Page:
Over the past few months, home price appreciation has stalled out and prices have begun to decline. Some of the hottest markets are experiencing the biggest drops. In a note to clients, Goldman Sachs reportedly recently said that some markets could see a 2008-style decrease of 25%.
Should this prediction cause concern for investors in residential property landlord Equity Residential (EQR 0.20%)?
Prediction: Prices could fall 25% in some of the more overheated markets
The Goldman Sachs note cited four markets in which prices could fall 25% from their peaks: Phoenix; San Diego; San Jose, California; and Austin, Texas. Goldman suggests that these four markets have become the most detached from fundamentals, i.e., prices increasing way faster than jobs and wages, during the COVID-19 rally.
According to the FHFA House Price Index, some of these markets have had incredible increases over the past two years, with Austin prices up 46% since the third quarter of 2020, Phoenix prices up 48%, San Diego up 33%, and San Jose up 18%. San Jose will undoubtedly be affected by tech layoffs, but its real estate has always been pricey.
Equity Residential owns property in some of these areas.
Equity Residential is a real estate investment trust that develops luxury apartments. Its main markets include Boston, New York, Washington, D.C., Los Angeles, San Diego, San Francisco, and Seattle, and it is expanding in Atlanta, Dallas, Denver, and Austin. The company focuses on markets that have strong demand for knowledge workers, high barriers to entry, and extremely expensive single-family detached housing. Its portfolio consists of 308 properties with 79,594 units.
Many of Equity Residential's tenants would conceivably be looking to move out of rental housing and into a house, but house affordability has decreased sharply over the past year due to rising home prices and mortgage rates.
Is the situation worrisome for Equity Residential?
While a decline in home prices could entice Equity Residential tenants to change from renting to buying, vacancy rates are low and competition for apartments is fierce. So things look solid for this landlord.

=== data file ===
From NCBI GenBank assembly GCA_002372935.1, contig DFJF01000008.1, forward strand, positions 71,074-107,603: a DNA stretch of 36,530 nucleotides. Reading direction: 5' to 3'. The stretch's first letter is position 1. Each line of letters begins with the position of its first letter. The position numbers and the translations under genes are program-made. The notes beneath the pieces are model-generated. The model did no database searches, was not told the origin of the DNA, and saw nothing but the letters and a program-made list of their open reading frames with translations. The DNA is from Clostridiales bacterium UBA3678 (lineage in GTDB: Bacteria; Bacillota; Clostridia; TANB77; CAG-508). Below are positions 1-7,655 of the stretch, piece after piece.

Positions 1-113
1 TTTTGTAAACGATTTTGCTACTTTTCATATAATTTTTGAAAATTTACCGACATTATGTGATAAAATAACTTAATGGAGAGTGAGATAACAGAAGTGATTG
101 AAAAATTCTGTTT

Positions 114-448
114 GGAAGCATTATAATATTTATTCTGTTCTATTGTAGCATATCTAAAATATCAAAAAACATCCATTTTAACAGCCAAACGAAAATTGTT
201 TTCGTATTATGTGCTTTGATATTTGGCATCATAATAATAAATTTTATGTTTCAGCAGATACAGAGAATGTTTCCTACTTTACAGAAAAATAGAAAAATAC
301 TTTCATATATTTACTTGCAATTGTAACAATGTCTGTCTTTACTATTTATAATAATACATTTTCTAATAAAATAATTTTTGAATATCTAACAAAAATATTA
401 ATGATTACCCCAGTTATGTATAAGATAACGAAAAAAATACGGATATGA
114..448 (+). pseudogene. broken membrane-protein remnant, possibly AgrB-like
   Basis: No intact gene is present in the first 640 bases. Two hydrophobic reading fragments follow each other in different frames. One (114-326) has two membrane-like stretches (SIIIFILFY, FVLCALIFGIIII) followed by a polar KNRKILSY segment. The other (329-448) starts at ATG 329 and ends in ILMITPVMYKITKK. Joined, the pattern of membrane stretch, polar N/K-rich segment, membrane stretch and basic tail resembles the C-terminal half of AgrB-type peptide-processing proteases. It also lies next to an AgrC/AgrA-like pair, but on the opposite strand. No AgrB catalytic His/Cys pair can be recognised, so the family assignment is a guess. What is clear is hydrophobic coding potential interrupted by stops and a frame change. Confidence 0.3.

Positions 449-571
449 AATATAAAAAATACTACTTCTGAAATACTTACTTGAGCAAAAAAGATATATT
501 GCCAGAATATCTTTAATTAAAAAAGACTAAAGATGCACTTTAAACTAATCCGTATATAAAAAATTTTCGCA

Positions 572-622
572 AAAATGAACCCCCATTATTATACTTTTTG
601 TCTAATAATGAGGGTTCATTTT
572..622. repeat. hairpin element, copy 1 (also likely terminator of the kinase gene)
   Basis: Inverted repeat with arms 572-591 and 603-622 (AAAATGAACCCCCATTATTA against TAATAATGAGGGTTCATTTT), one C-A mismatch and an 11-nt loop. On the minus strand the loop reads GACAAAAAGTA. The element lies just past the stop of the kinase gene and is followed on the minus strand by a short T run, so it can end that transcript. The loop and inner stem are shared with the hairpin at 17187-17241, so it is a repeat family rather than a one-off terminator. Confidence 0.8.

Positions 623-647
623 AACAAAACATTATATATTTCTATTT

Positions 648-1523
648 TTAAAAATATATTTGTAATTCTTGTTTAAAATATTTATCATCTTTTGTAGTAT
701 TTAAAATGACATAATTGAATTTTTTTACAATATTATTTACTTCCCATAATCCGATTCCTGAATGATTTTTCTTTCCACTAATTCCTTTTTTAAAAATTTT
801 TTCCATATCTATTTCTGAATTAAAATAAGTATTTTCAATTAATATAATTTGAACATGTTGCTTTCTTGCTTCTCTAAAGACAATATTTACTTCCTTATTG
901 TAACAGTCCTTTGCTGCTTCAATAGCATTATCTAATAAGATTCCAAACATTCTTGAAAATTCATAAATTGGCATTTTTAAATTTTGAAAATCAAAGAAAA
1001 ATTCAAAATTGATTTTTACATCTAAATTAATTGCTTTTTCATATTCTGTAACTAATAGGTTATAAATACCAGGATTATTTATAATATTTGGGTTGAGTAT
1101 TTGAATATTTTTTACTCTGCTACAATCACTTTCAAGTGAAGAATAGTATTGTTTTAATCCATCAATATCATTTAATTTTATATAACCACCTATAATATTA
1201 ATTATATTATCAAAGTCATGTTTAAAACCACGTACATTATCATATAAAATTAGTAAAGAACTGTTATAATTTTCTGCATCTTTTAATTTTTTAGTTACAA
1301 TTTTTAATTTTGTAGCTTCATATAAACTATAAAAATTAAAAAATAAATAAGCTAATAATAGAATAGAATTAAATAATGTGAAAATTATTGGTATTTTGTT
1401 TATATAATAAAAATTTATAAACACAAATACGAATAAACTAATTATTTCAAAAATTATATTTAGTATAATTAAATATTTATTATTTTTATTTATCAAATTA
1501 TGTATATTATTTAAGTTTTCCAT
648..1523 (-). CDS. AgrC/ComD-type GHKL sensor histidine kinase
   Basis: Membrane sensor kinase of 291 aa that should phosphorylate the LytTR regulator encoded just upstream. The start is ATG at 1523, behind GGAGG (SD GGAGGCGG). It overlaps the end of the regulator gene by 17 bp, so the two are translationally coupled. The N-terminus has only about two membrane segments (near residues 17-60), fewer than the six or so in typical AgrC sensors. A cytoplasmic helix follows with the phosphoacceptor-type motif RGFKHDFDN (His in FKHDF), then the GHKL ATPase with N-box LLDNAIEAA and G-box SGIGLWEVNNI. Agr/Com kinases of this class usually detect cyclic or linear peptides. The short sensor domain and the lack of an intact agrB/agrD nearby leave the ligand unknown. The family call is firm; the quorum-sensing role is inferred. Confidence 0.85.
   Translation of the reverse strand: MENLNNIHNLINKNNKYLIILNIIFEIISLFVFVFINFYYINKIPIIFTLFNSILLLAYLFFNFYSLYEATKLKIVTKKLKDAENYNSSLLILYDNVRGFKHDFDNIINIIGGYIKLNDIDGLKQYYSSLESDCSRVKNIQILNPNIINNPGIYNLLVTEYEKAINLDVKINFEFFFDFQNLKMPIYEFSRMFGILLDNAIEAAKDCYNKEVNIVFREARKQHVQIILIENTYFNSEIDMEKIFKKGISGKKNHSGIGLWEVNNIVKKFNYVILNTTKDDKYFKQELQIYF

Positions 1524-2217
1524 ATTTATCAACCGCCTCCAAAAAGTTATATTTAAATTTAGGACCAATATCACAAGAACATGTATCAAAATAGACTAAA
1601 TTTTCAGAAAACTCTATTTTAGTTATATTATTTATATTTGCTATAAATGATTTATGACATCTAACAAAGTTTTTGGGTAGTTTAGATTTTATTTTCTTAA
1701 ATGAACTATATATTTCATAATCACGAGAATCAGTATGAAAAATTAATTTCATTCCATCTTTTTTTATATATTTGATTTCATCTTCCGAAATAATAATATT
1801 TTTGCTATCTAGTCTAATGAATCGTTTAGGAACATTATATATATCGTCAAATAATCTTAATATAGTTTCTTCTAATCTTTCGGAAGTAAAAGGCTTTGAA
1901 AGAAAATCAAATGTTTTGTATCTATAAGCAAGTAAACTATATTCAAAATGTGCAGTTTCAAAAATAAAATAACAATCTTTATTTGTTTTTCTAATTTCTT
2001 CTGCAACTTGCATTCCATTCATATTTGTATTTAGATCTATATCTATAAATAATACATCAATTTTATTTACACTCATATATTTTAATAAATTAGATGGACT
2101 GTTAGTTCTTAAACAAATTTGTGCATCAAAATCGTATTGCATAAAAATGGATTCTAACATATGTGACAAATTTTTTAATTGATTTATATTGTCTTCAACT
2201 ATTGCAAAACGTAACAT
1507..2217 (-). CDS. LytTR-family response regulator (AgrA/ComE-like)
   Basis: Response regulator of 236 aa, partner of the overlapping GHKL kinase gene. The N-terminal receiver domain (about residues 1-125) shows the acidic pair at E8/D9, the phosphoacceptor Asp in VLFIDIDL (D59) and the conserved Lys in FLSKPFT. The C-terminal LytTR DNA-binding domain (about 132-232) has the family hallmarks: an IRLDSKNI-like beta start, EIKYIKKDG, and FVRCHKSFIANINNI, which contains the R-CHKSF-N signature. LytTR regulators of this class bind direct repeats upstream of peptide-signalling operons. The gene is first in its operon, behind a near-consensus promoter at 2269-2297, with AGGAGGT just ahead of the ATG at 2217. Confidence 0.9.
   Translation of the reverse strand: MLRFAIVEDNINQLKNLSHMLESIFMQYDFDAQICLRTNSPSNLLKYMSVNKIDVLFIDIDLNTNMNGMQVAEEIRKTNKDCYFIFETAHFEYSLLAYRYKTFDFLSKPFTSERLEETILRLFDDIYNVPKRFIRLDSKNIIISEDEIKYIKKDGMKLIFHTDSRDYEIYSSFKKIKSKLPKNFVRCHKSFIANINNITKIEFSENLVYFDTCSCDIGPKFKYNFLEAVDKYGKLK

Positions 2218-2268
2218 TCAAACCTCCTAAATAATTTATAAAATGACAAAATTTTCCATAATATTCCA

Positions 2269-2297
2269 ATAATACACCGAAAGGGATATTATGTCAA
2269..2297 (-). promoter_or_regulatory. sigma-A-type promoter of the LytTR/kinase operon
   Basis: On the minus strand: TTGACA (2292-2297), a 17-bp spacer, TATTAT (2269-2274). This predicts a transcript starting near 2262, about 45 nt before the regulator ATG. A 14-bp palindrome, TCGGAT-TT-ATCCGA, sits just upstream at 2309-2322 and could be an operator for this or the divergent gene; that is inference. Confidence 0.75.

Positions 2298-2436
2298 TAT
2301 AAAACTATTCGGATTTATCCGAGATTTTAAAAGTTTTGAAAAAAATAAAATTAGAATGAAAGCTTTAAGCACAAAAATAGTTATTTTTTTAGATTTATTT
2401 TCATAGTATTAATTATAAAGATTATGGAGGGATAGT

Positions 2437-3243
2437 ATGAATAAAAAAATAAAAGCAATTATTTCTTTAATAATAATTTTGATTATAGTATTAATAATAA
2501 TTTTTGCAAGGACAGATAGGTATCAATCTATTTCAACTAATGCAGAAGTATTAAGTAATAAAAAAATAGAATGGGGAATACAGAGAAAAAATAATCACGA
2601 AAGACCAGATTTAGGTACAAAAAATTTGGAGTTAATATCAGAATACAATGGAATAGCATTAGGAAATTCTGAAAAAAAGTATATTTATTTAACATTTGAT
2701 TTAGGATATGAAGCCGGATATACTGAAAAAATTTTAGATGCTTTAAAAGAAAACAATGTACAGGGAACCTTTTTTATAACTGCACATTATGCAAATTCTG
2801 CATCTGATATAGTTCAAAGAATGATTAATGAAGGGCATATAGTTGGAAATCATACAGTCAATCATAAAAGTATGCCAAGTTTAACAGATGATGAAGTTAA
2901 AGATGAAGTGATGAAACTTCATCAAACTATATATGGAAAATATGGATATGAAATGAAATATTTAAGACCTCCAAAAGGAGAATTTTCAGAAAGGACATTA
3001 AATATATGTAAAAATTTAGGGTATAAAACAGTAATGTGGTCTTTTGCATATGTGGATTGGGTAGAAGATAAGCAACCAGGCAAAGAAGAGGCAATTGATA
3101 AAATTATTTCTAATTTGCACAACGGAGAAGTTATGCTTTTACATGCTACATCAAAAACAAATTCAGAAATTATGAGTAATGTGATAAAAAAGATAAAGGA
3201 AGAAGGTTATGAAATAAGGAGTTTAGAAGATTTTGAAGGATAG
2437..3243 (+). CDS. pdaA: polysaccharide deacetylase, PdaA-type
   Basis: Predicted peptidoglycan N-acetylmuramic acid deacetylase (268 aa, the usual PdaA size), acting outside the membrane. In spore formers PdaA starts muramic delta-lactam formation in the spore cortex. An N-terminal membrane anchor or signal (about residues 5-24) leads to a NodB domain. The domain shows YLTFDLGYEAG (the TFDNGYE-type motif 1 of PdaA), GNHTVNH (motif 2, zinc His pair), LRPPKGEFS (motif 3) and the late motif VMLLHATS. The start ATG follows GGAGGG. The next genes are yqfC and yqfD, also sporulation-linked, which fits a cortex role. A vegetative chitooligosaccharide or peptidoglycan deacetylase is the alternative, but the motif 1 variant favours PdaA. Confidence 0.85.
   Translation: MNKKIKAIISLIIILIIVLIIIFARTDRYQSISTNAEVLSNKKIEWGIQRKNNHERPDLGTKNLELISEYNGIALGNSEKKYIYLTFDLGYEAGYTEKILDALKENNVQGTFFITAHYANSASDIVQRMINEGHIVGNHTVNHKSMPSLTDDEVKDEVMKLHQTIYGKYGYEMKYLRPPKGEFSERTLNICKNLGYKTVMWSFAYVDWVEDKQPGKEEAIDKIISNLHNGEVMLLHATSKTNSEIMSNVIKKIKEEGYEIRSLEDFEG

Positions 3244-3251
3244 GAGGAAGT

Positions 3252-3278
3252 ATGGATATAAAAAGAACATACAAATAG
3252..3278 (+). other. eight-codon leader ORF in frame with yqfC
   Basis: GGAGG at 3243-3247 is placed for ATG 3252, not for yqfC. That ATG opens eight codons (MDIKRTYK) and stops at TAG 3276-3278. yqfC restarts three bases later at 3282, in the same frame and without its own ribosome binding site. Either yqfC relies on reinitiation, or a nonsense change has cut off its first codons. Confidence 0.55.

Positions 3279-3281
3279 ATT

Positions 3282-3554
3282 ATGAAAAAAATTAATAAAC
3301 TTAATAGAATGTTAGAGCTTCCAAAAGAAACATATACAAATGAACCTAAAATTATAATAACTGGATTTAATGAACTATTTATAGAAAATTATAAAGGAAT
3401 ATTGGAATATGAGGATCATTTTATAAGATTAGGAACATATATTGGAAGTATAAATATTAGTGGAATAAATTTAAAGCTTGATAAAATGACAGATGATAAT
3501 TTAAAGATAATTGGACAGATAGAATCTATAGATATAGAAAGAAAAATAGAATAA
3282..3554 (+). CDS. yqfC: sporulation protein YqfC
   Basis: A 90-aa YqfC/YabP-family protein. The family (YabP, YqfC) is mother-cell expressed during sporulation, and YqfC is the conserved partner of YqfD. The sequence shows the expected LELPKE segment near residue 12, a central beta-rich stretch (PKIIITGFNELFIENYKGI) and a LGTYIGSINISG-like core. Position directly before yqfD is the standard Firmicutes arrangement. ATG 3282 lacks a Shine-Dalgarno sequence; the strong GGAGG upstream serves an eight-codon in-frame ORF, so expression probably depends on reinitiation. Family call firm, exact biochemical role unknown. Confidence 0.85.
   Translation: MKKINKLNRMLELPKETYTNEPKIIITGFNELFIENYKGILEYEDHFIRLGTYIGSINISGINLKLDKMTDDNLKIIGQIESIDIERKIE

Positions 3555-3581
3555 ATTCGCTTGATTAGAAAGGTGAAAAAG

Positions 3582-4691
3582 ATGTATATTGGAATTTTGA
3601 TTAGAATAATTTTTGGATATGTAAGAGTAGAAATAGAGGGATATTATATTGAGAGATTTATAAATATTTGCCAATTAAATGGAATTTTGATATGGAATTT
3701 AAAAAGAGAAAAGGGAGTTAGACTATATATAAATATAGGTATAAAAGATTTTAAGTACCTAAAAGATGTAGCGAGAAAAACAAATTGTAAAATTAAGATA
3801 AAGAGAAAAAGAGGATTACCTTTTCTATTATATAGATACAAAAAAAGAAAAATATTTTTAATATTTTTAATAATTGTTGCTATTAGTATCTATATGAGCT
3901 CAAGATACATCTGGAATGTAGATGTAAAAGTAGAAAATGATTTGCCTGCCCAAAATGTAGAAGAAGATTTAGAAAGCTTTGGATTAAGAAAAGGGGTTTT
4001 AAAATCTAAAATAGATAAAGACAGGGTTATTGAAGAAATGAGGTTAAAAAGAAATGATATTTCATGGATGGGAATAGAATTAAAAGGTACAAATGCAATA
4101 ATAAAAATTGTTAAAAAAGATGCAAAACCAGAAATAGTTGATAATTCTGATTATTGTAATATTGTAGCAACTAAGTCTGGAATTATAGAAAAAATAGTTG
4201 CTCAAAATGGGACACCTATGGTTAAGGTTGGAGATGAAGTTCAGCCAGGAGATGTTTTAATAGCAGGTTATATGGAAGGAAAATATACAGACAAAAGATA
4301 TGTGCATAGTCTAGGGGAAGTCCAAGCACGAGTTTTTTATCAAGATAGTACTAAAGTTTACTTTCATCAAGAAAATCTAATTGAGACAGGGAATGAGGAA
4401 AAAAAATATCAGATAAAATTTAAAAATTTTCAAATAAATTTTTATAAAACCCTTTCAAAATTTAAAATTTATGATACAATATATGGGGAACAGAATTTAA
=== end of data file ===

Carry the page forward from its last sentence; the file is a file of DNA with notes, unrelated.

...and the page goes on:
Also, a collapse in home prices likely would not mean Equity Residential would see the same thing happen to rents, at least not immediately. Rents tend to lag home prices by about 21 months. This is because rents usually reset once per year, and landlords generally don't raise rents for existing tenants by double-digit percentages; they tend to cap increases and then bump up the rent once the tenant moves. Equity Residential's rents have only begun to reflect the enormous home price appreciation in these hot markets.
And even if there were a rent collapse in the four markets that the Goldman Sachs note highlighted, it would not impact Equity Residential very much.
- San Diego represented about 4% of net operating income in the third quarter of 2022, so the impact of a real estate crash in this southern California city should be minimal.
- Austin is a developing market for Equity Residential, so the company is in the early stages of expanding there and does not pin any specific amount of net operating income to the market.
Another thing to watch
The price increases on new leases is declining: The company saw new lease changes (a measure of price change with a new tenant) decrease from 8.3% in September to 5.3% in October. Fall and winter months usually see slower growth. That said, it bears watching to see if this develops as a trend. There is a seasonality aspect to rent and home prices, and we are exiting the slow winter months. Given the lack of supply, rent declines seem unlikely, at last right now. The company is scheduled to report quarterly earnings on Feb. 9, so investors will have more information then.
On the plus side, occupancy remains strong. Equity Residential has forecast full-year 2022 funds from operations (FFO) -- an important metric for REITs that's similar to cash flow -- to come in between $3.52 and $3.54 per share. This means the company trades at 17.8 times projected 2022 FFO per share, which is reasonable, and with an attractive dividend yield of 4%. The stock is enticing and I'm not worried about how a housing crash would affect Equity Residential's earnings.